Nine days out and what can we say about the Election results?
By Dave Andrusko
Late in the day on Wednesday, a friend wrote a very kind note ending “Your election analysis is keeping me sane.” That is too generous by half, but is an indication of how so much post-November 6 commentary is either self-evident, at one extreme, or badly misreads what happened nine days ago, on the other. If you stick with the facts, you are far less likely to fall into the trap of not being able to see the forest for the trees.
For example, pro-abortionists did well not because the electorate experienced some new-found love for their extremism but because of the coattails of pro-abortion President Obama and, in two instances, very poorly worded responses to very difficult (but not surprising) questions by pro-life senatorial candidates. That and Obama’s almost limitless resources and the kind of lowest common denominator campaign that virtually guaranteed to depress turnout.
Before looking at two recent commentaries, let me confess that I think I was not the only one who missed the boat on three scores. I honestly thought that (1) the President’s nonstop negativity would boomerang; (2) the coarseness of so much of the President’s re-election effort would flop; and (3) the omnipresent Obama ads (it was like something out of Orwell’s dystopian novel “1984”) would turn people off.
Daniel Henninger, a terrific columnist for the Wall Street Journal, titled his Wednesday piece, “Barack Obama’s Persuasion Army: The president has finally made the permanent campaign a reality.” Henninger’s argument—and it is entirely valid—is that before Republicans throw the baby out with the bath water (go into full panic mode), “it should have a clearer understanding of the implications of the methods Barack Obama used to deliver his own message.”
You can read his analysis at http://online.wsj.com/article/SB10001424127887323551004578117420761844996.html?mod=rss_opinion_main so let me make just one quick point. The President never, ever stopped campaigning. Henninger wrote
“The Obama ‘turnout machine’ wasn’t faceless. It was real people living full-time, some much of the past four years, in battleground states such as Ohio, Iowa and Virginia. They attended full-time to targeted racial, ethnic and labor constituencies, as the campaign did in 2008. Obama adviser David Plouffe calls them ‘the persuasion army.’ I would call it a skilled propaganda machine.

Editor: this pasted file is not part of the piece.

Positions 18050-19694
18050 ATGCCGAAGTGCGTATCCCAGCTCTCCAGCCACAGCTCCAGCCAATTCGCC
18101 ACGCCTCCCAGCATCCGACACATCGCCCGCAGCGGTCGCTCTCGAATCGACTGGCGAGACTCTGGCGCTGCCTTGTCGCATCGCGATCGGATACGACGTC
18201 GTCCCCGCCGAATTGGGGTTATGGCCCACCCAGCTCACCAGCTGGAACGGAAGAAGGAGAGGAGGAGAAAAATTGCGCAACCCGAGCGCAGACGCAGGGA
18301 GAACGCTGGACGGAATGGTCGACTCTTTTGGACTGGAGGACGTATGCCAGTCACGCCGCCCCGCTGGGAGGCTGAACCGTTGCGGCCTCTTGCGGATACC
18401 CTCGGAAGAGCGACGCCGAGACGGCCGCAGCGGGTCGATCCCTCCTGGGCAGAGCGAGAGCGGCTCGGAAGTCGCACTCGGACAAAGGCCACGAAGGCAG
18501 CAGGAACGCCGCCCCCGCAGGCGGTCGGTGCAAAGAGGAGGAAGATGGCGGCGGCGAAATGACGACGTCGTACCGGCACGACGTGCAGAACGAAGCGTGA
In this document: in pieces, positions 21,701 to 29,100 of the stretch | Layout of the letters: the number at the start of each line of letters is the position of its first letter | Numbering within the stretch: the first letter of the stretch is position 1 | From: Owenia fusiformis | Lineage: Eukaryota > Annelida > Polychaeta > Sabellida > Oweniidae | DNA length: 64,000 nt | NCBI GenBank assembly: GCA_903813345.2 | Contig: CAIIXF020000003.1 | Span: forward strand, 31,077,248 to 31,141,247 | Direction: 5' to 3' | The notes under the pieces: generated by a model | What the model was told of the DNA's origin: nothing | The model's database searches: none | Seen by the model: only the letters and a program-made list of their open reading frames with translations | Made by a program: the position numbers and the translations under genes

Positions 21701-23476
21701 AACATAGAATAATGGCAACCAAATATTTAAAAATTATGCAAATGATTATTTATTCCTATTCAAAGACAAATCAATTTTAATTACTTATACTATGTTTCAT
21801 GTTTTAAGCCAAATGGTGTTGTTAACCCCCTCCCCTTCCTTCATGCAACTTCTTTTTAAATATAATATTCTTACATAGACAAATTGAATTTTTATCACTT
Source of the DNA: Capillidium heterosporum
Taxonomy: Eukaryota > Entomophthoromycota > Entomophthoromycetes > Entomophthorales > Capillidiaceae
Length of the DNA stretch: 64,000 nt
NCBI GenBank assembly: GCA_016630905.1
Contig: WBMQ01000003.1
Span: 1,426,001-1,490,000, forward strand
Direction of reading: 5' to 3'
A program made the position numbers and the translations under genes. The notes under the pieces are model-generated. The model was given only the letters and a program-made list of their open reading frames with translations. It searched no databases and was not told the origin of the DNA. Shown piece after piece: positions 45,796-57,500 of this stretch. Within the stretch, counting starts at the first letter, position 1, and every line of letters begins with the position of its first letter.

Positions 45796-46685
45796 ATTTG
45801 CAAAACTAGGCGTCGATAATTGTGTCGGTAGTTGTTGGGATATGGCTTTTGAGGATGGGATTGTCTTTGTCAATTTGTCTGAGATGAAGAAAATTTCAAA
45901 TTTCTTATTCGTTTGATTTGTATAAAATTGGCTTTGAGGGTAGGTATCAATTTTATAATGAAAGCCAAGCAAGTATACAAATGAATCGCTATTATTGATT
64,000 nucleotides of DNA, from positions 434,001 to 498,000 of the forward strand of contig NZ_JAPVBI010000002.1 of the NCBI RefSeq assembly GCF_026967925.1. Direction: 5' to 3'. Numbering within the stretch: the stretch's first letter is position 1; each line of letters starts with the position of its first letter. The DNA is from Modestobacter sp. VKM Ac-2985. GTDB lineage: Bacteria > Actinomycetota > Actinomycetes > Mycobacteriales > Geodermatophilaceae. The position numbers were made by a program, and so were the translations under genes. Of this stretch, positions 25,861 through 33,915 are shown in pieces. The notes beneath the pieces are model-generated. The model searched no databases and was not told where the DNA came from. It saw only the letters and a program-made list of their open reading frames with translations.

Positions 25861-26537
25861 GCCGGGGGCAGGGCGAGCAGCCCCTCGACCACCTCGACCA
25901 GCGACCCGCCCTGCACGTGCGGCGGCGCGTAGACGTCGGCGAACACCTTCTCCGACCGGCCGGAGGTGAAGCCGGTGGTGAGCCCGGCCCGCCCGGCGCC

“The job of the Obama persuasion army was to make sure that those targets never stopped having their heads filled via emails, phone calls, meetings and such with what Barack Obama was saying as president. USA Today reported, for example, that when Mr. Obama delivered his State of the Union speech last January—a half-year before Mitt Romney was the official GOP nominee—the campaign’s persuasion army held 2,700 house parties.”
Henninger quotes Obama campaign press secretary Ben LaBolt, who told ABC in September: “One thing that’s different here is that this is the first president in history who kept his supporters and his grass-roots organization in place during the course of the presidency.”
Karl Rove offered his thoughts as well in yesterday’s Wall Street Journal. Under the headline, “The Lessons of Defeat for the GOP: Everything from the ground game to the date of the next convention needs to be re-examined,” Rove asks tough questions and makes strong suggestions.
He makes two interesting points that, as it happens, are relevant to us as we go forward. First, “Republicans should also emulate the Democratic ‘50-state’ strategy by strengthening the ground game everywhere, not just in swing states.”
We have affiliates in all 50 states, which is the reason we were able to save candidates who otherwise would have drowned in the Obama electoral tsunami. But if we are to help even more pro-life candidates in the years to come, we must be sure we are able to help everywhere.
Second, when you lose, you need to boost support in many categories: millennials, women, and Hispanics are three that Rove mentions. Many polls have shown women to be more pro-life than men; Hispanics are a natural treasure trove of pro-life support; and what worries pro-abortionists more than anything is the unmistakable enthusiasm of pro-life young people.
As we’ve detailed over the past week, although badly outspent, National Right to Life was able to perform yeoman work because of your generosity and your dedication. I can guarantee that, like you, we are not deterred and will work harder than ever to return legal protection to unborn children.
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